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Gramm, Leech, Blily Act (Summary)

Gramm-Leach-Bliley “GLBA” (Summary) (Full)

Who is required to comply?
All banks, credit reporting agencies, securities companies, tax preparation companies, real estate settlement service companies, realtors, debt collectors, insurance companies and those doing business with said companies.

What is it?
The Gramm-Leach-Bliley Act, or commonly referred to as the GLBA, signed in November 1999 and put into full effect in July 2001. The Act governs how customer’s financial information is collected and disclosed and demands financial institutions to implement and maintain safeguards to protect information and prevent corruption, fraud and leakage.

What are the requirements?
The Gramm-Leach-Bliley Act mandates that the confidentiality and security of customer information is enforced through securing the information, such as email correspondence, and limiting its access. Places of storage for this information must be protected with secure access controls. Email retention periods parallel that of the SEC 17a-4 regulation which requires retention of six years in an easily accessible space, secure from erasure and rewriting.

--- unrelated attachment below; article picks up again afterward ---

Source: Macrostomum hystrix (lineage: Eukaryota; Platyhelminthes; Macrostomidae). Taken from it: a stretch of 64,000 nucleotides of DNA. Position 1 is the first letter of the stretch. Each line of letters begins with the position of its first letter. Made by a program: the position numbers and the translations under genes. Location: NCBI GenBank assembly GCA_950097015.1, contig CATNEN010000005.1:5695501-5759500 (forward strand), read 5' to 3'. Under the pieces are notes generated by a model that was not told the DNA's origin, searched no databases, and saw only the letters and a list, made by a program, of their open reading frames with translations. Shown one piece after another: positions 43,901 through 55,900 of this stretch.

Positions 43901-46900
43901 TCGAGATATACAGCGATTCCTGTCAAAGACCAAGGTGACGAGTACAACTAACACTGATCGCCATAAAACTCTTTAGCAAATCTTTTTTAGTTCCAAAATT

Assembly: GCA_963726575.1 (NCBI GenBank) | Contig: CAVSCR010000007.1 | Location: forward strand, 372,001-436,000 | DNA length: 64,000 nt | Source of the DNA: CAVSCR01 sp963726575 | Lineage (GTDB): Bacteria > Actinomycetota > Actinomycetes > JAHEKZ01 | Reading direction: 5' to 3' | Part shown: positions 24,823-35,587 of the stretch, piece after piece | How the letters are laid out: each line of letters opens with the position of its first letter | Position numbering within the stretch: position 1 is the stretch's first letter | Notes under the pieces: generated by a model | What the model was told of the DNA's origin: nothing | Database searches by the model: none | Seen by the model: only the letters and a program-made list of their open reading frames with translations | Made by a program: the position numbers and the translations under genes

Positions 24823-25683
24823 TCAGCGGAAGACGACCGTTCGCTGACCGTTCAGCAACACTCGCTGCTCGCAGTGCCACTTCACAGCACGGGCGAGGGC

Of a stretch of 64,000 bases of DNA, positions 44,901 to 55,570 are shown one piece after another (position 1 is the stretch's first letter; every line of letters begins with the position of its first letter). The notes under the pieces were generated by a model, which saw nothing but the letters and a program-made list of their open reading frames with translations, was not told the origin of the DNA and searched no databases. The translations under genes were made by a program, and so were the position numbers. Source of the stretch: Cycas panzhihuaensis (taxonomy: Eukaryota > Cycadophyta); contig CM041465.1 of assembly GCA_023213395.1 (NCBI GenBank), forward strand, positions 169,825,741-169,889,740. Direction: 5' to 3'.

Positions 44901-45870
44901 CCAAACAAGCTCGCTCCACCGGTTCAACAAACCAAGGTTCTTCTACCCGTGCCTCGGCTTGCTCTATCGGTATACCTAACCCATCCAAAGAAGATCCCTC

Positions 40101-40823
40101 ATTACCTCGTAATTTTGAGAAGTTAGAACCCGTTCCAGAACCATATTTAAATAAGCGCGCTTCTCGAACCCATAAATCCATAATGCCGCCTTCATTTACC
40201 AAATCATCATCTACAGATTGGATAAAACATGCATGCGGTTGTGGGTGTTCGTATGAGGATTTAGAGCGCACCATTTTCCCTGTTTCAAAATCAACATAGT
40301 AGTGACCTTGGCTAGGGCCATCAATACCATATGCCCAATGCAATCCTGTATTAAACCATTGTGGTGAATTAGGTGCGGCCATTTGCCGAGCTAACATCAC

What is the cost of non-compliance?
Heavy fines, up to five years of imprisonment and loss of personal and corporate reputation.

What is the significance of Gramm-Leach-Bliley compliance?
The significance behind the Gramm-Leach-Bliley Act is to enhance protection of non-public personal financial information and ensure its safety through proper record keeping, supervisory review and access.
Financial institutions defined
The GLBA defines "financial institutions" as: "…companies that offer financial products or services to individuals, like loans, financial or investment advice, or insurance." The Federal Trade Commission (FTC) has jurisdiction over financial institutions similar to, and including, these:

  • non-bank mortgage lenders,
  • realtors,
  • real estate appraisers,
  • loan brokers,
  • some financial or investment advisers,
  • debt collectors,
  • tax return preparers,
  • banks, and
  • real estate settlement service providers.

These companies must also be considered significantly engaged in the financial service or production that defines them as a "financial institution”.



Above information is a summary only and is intended as an overview to the GLBA. All information found in the (Summary) is true to the best understanding of Lanai Business ConsultantsLLC. Please find additional and full information at: http://www.ftc.gov/privacy/glbact/glbsub1.htm